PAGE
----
Over the last year we have heard an immense amount of discussion about how the finances of our country and the world should be managed. We all know that savings have to be made, but of course, nobody wants them to be made at his/her expense. People are appealing to the powers that be, and especially to Finance Ministers, not to make the savings at the expense of their particular interest or project. This is understandable and difficult decisions have to be made. But has anybody sent prayers to and for the Finance Ministers of our world, or for the bankers and businessmen of our world, as they try to address the dramatic problems of our time? Have we prayed enough or at all that they will be given the wisdom to know what is the right thing to do in this crisis?
The author of our first reading reminds us that when he entreated the Lord, wisdom was given to him. Our Gospel reminds us that even when wisdom is offered by the Lord, we do not always have the courage to follow it. We can be so easily tempted to fall back into the old securities, the way we did things in the past without learning from the mistakes of the past. Part of wisdom is learning from the mistakes of the past. Courage is taking action not to fall into the same patterns of behaviour which led to the crisis in the first place. It is vital therefore, that we also pray for courage – for the wisdom to know what is right and for the courage to do it – for the good of all and not just the few.
I mentioned the beauty of creation. It is also one of the treasures of this Earth. God has revealed his wisdom in words in the Book of the Scriptures. He has also revealed his wisdom in a more silent and hidden way in the gift of Creation. It is interesting that as our materialistic and individualistic culture became less concerned about the wisdom of our Creator in the Scriptures, it also became less concerned about the treasures and wisdom of creation.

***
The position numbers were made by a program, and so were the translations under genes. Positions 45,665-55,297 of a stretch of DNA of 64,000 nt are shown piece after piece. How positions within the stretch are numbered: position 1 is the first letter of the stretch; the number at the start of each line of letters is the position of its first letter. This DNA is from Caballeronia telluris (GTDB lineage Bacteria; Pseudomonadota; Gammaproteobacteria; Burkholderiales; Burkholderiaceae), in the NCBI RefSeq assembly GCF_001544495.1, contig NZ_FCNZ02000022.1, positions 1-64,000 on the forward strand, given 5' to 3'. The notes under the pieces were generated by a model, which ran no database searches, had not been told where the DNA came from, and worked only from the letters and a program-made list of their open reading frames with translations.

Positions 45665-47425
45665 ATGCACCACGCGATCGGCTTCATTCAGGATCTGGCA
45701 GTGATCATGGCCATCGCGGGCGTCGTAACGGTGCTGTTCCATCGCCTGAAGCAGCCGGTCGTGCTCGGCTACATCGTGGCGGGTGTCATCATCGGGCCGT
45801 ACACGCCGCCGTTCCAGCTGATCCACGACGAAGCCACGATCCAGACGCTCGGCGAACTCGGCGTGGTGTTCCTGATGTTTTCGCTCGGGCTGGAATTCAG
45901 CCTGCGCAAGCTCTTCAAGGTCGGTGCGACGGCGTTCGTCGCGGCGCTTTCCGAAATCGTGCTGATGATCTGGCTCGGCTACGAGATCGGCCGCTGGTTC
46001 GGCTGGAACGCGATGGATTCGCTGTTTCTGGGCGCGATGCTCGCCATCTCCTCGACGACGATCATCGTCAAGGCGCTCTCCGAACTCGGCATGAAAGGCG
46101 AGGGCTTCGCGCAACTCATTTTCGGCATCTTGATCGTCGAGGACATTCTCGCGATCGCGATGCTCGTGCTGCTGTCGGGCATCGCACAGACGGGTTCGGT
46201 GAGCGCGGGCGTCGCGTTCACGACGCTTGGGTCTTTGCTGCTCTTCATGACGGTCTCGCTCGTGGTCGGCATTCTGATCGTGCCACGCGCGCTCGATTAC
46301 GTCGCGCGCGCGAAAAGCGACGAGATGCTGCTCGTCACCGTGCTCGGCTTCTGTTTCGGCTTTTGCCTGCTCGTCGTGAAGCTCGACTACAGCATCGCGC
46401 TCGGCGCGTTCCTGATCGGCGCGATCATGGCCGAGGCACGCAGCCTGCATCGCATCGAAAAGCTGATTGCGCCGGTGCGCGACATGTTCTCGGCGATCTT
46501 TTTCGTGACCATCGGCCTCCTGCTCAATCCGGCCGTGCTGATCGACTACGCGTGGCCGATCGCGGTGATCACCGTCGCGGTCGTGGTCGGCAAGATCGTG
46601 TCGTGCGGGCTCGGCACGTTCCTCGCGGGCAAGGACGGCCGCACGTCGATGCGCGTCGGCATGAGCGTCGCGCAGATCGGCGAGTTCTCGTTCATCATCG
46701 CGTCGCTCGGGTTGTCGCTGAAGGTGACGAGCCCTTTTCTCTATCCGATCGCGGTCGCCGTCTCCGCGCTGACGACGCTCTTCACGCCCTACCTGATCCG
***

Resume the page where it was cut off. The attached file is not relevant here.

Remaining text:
In his most recent Encyclical Letter, The Truth in Love, Pope Benedict reminds us that ‘Nature speaks to us of the Creator (cf. Rom 1:20) and his love for humanity. It is destined to be “recapitulated”in Christ at the end of time. Thus it too is a “vocation”…. a gift of the Creator who has given it an inbuilt order, enabling man… “to till it and keep it” (Gen 2:15). (CV n. 48)
The Book of Job also reminds us that the wisdom of God is embedded in the Earth (Job 38:2ff). The Book of Wisdom tells us that God loves all that exists because his ‘immortal spirit is in all things’ (Wis 11:24-12:1).
Restoring the balance and harmony of our lives, ensuring that our world economy is at the service of the person and not people at the service of the economy, ensuring we care for God’s creation and the planet he has given us, these are all the challenges which confront our world today. Perhaps more than anything, we need wisdom and courage to rise to these challenges.
Part of that wisdom comes from the final paragraph of our Gospel, which sometimes receives much less attention than the story of the rich young man.
In the last paragraph Peter asked: What about us? We have left everything and followed you.
Jesus takes up the question and answers it very seriously. ‘Yes’ he says ‘I know you left everything’ and he spelt it out – house, brothers, sisters, father, children, land. Jesus said:’ I know you left it not because you didn’t care about it but you believed in me and in the importance of my good news for the world. You left it so that you would be free to preach the Gospel, to bring the Good News to others. Then Jesus makes a fantastic promise. He says: ‘No-one who did so will remain unrewarded’. In other words, everyone who left all, will be repaid, not once, not twice or seven times, but a hundred times over they will be repaid with houses and brothers and sisters and mothers and children and land in place of what they left behind. But, there is a word of warning – it will not come without persecution.